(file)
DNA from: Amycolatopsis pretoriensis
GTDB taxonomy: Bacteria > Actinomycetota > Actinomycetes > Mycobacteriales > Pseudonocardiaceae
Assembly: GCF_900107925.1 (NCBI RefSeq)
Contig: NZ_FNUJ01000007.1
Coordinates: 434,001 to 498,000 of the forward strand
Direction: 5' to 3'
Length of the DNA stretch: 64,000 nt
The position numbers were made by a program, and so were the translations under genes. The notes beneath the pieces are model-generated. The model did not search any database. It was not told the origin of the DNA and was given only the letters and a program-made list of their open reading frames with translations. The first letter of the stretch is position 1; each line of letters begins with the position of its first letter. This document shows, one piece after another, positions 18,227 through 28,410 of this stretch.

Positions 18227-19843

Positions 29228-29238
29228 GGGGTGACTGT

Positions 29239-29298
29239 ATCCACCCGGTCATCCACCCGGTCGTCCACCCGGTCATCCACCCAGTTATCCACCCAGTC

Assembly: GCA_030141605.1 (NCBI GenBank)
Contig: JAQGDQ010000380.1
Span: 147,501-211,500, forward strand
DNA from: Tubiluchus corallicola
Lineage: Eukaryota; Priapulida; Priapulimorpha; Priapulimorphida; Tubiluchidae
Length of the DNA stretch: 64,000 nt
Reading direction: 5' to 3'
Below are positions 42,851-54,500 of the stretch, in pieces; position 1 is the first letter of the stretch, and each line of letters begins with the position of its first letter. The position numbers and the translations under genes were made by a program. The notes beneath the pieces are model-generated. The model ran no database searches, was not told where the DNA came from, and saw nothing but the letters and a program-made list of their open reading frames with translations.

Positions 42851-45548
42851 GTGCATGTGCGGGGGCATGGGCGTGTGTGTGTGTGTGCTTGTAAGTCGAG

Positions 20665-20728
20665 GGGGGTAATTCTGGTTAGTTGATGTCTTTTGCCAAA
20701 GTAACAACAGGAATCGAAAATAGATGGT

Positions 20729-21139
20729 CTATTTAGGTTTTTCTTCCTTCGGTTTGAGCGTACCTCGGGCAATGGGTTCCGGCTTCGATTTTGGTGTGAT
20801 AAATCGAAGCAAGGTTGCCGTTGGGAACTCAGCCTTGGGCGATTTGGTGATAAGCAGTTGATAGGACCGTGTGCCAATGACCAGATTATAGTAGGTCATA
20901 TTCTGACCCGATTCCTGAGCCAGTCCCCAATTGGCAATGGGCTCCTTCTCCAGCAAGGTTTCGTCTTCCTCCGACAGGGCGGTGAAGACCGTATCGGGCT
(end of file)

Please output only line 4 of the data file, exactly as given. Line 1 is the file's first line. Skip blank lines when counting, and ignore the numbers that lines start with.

Contig: NZ_FNUJ01000007.1